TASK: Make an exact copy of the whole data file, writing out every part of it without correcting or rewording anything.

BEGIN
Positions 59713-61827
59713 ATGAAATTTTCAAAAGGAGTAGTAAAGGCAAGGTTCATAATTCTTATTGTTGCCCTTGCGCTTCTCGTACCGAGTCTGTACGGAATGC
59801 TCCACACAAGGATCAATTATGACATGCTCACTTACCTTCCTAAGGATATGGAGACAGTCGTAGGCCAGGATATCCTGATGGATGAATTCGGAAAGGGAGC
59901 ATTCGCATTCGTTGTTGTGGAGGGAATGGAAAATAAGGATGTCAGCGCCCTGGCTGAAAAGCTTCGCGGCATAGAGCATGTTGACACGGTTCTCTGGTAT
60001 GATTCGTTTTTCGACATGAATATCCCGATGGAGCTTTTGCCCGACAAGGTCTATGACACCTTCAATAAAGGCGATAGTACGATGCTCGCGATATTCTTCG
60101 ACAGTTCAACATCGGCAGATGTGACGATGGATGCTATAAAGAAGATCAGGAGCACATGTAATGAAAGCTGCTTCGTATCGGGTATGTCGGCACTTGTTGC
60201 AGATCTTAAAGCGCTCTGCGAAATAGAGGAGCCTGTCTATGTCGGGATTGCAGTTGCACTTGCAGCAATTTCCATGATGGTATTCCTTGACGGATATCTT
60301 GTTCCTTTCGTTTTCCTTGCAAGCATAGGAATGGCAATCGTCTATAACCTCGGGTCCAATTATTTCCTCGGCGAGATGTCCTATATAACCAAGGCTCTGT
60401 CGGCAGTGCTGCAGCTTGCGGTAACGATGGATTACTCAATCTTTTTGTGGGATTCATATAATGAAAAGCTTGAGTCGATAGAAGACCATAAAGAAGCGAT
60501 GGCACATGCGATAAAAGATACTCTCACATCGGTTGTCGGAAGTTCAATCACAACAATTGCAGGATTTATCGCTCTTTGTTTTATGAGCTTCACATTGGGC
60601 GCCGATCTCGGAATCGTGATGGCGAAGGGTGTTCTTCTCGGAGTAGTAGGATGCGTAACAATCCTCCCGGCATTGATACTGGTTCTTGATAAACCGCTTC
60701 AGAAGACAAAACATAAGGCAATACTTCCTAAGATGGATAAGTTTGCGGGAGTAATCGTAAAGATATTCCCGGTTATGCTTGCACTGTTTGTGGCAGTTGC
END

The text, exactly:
Positions 59713-61827
59713 ATGAAATTTTCAAAAGGAGTAGTAAAGGCAAGGTTCATAATTCTTATTGTTGCCCTTGCGCTTCTCGTACCGAGTCTGTACGGAATGC
59801 TCCACACAAGGATCAATTATGACATGCTCACTTACCTTCCTAAGGATATGGAGACAGTCGTAGGCCAGGATATCCTGATGGATGAATTCGGAAAGGGAGC
59901 ATTCGCATTCGTTGTTGTGGAGGGAATGGAAAATAAGGATGTCAGCGCCCTGGCTGAAAAGCTTCGCGGCATAGAGCATGTTGACACGGTTCTCTGGTAT
60001 GATTCGTTTTTCGACATGAATATCCCGATGGAGCTTTTGCCCGACAAGGTCTATGACACCTTCAATAAAGGCGATAGTACGATGCTCGCGATATTCTTCG
60101 ACAGTTCAACATCGGCAGATGTGACGATGGATGCTATAAAGAAGATCAGGAGCACATGTAATGAAAGCTGCTTCGTATCGGGTATGTCGGCACTTGTTGC
60201 AGATCTTAAAGCGCTCTGCGAAATAGAGGAGCCTGTCTATGTCGGGATTGCAGTTGCACTTGCAGCAATTTCCATGATGGTATTCCTTGACGGATATCTT
60301 GTTCCTTTCGTTTTCCTTGCAAGCATAGGAATGGCAATCGTCTATAACCTCGGGTCCAATTATTTCCTCGGCGAGATGTCCTATATAACCAAGGCTCTGT
60401 CGGCAGTGCTGCAGCTTGCGGTAACGATGGATTACTCAATCTTTTTGTGGGATTCATATAATGAAAAGCTTGAGTCGATAGAAGACCATAAAGAAGCGAT
60501 GGCACATGCGATAAAAGATACTCTCACATCGGTTGTCGGAAGTTCAATCACAACAATTGCAGGATTTATCGCTCTTTGTTTTATGAGCTTCACATTGGGC
60601 GCCGATCTCGGAATCGTGATGGCGAAGGGTGTTCTTCTCGGAGTAGTAGGATGCGTAACAATCCTCCCGGCATTGATACTGGTTCTTGATAAACCGCTTC
60701 AGAAGACAAAACATAAGGCAATACTTCCTAAGATGGATAAGTTTGCGGGAGTAATCGTAAAGATATTCCCGGTTATGCTTGCACTGTTTGTGGCAGTTGC